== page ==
The Association Monthly meetings were not to be missed, as they often featured a speaker of prominence and experience. I am still in wonder as to how the Committee were able to get such speakers to come to a group who sailed, and I quote Brian Carroll “this silly little boat”. Just a couple of examples – the speaker who as a 9 or 10 year old was taken to a Dutch Port to be crew on a square rigger, a cabin boy. He related some 50 years experience before the mast. He recalled a major hull design that enabled the crew to sleep dry. Their quarters were moved from the stern to amidships. They were no longer pooped. The other was John Bertrand, they must have told him a Sailfish was going to win the America’s Cup. Two items he spoke about were Line Sag and how to take advantage of it and Fleet Sailing, how to use other boats in the fleet to determine if you are taking a lift or knock.

It was only after qualifying as a Level 1 Coach, that I came to understand the importance of balance and trim, and together with the words that Jack Carroll had said to me years earlier “it’s the hand on the tiller that wins the race” (still remember him working the waves when beating to windward), and not the lightest, slippery hull, or the new HOT sail, which many skippers blame for their performance, (or lack thereof). It took me years to understand this, but when I did, I realized I was learning how to sail.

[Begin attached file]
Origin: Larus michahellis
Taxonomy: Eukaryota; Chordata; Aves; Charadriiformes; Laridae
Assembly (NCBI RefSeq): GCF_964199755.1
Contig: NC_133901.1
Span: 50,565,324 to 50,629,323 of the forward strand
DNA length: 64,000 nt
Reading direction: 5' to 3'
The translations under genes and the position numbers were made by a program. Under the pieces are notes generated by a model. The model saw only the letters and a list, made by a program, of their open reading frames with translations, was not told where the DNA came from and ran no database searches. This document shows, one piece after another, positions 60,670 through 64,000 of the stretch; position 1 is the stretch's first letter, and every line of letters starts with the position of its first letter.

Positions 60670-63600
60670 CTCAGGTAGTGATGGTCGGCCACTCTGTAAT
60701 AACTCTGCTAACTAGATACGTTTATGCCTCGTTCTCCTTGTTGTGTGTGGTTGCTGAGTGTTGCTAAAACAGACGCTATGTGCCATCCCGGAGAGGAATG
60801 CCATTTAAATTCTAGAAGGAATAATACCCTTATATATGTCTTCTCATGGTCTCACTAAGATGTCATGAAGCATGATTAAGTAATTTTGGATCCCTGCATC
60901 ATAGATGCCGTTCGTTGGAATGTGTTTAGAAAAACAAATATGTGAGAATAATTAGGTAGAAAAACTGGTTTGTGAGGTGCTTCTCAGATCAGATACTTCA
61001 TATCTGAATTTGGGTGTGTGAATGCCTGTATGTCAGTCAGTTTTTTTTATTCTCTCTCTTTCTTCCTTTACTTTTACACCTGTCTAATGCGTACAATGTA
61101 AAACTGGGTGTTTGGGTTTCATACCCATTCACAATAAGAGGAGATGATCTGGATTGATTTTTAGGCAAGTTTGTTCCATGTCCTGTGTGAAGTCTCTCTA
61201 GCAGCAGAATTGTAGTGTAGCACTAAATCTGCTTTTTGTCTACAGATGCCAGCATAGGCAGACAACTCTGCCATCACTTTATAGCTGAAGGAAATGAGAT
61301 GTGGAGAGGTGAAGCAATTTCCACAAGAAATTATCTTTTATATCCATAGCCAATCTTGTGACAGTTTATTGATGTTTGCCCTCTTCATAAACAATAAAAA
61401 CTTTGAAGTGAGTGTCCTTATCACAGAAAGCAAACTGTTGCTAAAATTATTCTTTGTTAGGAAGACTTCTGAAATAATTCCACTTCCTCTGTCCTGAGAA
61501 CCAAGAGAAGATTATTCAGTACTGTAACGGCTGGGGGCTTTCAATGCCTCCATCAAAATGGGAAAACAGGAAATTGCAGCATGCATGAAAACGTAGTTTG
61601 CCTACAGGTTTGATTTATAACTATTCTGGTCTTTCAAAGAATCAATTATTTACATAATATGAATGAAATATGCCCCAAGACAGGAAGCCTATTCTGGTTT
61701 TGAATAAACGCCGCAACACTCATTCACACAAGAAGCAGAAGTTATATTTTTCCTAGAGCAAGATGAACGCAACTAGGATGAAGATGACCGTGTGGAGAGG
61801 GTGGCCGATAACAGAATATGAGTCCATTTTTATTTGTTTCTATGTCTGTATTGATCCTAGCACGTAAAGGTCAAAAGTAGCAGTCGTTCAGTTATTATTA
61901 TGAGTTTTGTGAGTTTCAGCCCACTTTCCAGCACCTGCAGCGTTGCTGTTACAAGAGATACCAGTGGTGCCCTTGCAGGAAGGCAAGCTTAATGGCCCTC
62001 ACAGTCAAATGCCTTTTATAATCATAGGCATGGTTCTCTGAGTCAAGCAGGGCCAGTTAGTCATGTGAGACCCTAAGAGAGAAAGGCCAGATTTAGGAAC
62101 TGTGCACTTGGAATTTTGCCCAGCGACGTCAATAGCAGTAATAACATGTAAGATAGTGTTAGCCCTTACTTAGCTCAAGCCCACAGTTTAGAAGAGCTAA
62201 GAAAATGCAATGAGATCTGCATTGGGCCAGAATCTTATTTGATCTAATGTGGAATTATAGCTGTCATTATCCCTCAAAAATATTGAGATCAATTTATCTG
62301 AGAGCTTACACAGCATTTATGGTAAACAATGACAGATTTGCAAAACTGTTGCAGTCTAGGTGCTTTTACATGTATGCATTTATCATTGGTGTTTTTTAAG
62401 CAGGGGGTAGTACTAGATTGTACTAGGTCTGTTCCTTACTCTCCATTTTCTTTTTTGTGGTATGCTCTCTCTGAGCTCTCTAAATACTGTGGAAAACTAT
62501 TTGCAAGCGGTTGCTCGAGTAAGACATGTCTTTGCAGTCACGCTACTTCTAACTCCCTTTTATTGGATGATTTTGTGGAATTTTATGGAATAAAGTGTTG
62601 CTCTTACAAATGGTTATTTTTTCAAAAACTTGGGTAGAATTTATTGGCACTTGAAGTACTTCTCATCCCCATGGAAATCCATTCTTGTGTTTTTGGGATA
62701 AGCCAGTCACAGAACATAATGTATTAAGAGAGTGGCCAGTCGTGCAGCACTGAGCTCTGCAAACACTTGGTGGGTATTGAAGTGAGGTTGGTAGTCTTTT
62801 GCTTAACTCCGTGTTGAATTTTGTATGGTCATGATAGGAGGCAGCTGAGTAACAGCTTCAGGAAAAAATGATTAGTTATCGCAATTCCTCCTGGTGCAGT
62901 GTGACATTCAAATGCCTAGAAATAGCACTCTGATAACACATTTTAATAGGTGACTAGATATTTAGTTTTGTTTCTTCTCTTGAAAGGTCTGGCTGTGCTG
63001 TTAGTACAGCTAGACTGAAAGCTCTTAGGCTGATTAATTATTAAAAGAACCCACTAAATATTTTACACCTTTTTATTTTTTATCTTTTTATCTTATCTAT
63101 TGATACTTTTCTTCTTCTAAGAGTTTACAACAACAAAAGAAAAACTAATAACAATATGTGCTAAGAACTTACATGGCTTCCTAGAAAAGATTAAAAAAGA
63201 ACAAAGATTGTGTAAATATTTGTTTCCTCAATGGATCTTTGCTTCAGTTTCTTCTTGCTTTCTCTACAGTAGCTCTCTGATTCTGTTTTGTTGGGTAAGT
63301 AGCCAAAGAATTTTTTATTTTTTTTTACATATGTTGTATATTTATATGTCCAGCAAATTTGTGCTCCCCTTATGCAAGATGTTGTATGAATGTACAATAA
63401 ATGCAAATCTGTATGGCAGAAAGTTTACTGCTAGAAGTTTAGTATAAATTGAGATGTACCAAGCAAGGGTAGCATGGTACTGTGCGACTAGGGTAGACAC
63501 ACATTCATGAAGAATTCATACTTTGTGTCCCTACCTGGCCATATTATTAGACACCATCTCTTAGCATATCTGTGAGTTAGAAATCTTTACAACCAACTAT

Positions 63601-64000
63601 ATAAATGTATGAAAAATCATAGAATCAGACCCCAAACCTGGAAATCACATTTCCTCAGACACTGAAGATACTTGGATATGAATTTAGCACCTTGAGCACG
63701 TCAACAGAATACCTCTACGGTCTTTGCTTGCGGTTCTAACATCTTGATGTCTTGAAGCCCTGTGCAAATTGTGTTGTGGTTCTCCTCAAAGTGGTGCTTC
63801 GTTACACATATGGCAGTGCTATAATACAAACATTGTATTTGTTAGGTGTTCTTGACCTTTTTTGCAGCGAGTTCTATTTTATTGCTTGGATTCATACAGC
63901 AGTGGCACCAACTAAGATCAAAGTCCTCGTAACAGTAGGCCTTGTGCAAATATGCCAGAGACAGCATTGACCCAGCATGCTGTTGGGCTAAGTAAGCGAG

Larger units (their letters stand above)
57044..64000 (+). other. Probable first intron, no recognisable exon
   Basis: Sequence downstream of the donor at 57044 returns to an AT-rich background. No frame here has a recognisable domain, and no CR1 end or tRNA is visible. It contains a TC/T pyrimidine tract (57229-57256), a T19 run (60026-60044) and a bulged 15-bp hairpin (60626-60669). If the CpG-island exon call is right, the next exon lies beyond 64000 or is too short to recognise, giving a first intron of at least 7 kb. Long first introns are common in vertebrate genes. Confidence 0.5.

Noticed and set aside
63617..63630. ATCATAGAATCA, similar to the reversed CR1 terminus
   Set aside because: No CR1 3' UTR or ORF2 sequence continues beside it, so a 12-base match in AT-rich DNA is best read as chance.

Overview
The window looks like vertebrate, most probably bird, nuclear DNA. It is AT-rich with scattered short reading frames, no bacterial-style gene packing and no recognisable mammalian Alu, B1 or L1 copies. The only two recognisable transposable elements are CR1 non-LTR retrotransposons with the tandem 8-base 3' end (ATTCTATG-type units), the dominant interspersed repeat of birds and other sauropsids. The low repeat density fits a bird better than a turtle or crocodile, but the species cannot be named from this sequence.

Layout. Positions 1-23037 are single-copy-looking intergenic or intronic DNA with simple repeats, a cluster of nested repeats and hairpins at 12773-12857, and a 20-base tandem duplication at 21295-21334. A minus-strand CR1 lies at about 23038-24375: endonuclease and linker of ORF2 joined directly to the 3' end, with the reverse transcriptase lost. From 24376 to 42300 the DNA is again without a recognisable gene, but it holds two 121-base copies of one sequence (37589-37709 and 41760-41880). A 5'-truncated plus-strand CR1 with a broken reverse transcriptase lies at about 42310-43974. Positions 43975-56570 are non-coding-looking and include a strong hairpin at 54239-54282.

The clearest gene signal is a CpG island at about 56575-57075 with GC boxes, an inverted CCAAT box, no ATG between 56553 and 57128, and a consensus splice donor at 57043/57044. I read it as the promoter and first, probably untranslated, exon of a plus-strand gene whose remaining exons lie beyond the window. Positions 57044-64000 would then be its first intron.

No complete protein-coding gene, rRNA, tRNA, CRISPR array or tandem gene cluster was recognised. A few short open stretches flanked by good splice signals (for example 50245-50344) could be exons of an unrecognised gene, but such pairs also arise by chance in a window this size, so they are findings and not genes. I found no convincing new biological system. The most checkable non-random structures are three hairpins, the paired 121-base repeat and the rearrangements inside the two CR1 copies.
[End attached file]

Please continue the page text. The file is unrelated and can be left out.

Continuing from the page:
At my local club Ian Wayth, an Arrow skipper, hails from around the Castlemaine area, and sailed a Sailfish at Cairn Curran. Not only that, but he was at the November Cairn Curran Regatta of the Big Blow in the mid ‘60’s and it was only recently that we discovered we had sailed the same class at the same memorable Regatta. A sudden, very strong change from a northerly to a gale force southerly caught all unawares and saw the likes of Quickcats cartwheeling from the starting line towards the  Club. The Sailfish skippers that hadn’t left shore crouched behind their boats so as not to be peppered by pebbles, which were blowing with the grit and sand across the beach.